Paul Eugenio

Professor and Chair
Summary of Research Interests:
Hadronic Physics
Image of Paul Eugenio

Contact Information

Office Location
316 KEN, 205 KEN
4-2338, 4-2585

Ph.D., University of Massachusetts/Amherst, 1998

Paul Eugenio received the PhD degree of Particle Physics from the University of Massachusetts at Amherst in 1998, and the BS and MS degrees in Physics from the University of Massachusetts at Dartmouth in 1992 and 1994, respectively. He then joined the Medium Energy Particle Physics Group at Carnegie Mellon University as a Research Physicist. In the fall of 2001, Dr. Eugenio joined the faculty in the Experimental Nuclear Physics Group of Florida State University where he is currently a Professor for the Department of Physics.

Dr. Eugenio's research interests are in the areas of particle physics, in particular, on expanding our understanding of the non-perturbative regime of quantum chromodynamics (QCD). While at FSU, Paul Eugenio devoted his efforts to search for meson states, such as, exotics, hybrids, and glueballs, which are incompatible with the Standard Quark Model. He has contributed to an analyses of meson states produced via proton-antiproton annihilations at rest, and he has directed undergraduate students in analyzing meson states from pion-proton interactions at 18 GeV/c.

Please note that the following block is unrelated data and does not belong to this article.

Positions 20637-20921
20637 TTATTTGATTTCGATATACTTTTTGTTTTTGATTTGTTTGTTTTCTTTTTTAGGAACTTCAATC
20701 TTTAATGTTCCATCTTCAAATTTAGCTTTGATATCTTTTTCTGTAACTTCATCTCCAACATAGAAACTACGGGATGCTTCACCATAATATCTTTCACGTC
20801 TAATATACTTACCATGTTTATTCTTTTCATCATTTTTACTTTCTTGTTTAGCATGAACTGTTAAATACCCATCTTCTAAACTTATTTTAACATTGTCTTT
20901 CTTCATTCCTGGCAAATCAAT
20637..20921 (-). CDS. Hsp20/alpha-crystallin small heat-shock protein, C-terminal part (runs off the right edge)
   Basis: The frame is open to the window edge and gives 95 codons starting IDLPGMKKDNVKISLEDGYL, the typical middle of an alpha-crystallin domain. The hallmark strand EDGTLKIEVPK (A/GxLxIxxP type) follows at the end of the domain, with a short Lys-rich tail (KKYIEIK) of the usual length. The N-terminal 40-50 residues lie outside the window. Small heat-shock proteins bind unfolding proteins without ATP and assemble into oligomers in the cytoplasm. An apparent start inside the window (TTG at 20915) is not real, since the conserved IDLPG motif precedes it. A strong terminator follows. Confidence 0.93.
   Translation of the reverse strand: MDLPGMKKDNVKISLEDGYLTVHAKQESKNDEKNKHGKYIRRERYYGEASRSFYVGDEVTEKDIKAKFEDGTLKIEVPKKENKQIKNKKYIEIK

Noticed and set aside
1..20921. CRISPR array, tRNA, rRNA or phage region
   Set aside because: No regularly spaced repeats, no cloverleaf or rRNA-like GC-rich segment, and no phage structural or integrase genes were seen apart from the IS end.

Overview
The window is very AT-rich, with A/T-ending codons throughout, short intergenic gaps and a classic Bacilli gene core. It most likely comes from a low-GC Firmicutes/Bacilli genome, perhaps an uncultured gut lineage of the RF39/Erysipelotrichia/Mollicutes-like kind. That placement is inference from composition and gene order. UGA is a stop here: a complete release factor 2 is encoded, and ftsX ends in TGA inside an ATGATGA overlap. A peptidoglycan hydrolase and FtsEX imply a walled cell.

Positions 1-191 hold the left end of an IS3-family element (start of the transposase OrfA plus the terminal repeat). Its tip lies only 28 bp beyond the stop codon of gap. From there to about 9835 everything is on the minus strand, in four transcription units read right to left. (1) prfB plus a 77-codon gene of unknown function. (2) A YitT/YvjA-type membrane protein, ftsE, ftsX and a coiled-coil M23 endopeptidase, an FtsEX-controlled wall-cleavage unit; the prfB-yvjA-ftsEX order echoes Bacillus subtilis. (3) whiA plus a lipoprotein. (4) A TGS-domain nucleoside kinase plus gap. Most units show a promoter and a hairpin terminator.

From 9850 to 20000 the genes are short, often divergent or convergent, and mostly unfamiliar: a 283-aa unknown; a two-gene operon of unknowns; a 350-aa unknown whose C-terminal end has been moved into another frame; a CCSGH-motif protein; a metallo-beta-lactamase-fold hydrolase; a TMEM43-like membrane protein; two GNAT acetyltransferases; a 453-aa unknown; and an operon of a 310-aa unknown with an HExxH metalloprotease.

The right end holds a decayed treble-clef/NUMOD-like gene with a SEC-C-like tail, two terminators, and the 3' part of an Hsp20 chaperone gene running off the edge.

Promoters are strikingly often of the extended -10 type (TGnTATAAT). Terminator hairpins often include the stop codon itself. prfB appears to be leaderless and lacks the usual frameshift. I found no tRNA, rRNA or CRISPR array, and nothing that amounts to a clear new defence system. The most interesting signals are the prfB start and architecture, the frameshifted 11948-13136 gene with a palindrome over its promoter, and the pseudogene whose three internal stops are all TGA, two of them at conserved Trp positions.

At Jefferson National Accelerator Facility, Dr. Eugenio is part of the GlueX Experiment, a dedicated program to search for a new type to nuclear matter called gluonic excitations. The goal of GlueX is to discover and map the spectrum of gluonic excited nuclear matter by scattering linearly polarized photons off protons, with the ultimate goal of understanding the confinement of the quarks and gluons in nuclear matter. The experiment started collecting data in 2017.  Dr. Eugenio was originally responsible for the fabrication of the GlueX Time-of-Flight detector and in 2019 lead the effort to upgrade the TOF inner region modules for the next phase of running GlueX at higher beam intensities.
He is a member of the American Physical Society; American Association for the Advancement of Science; Sigma Xi, The Scientific Research Society; and Sigma Pi Sigma, The National Physics Honor Society.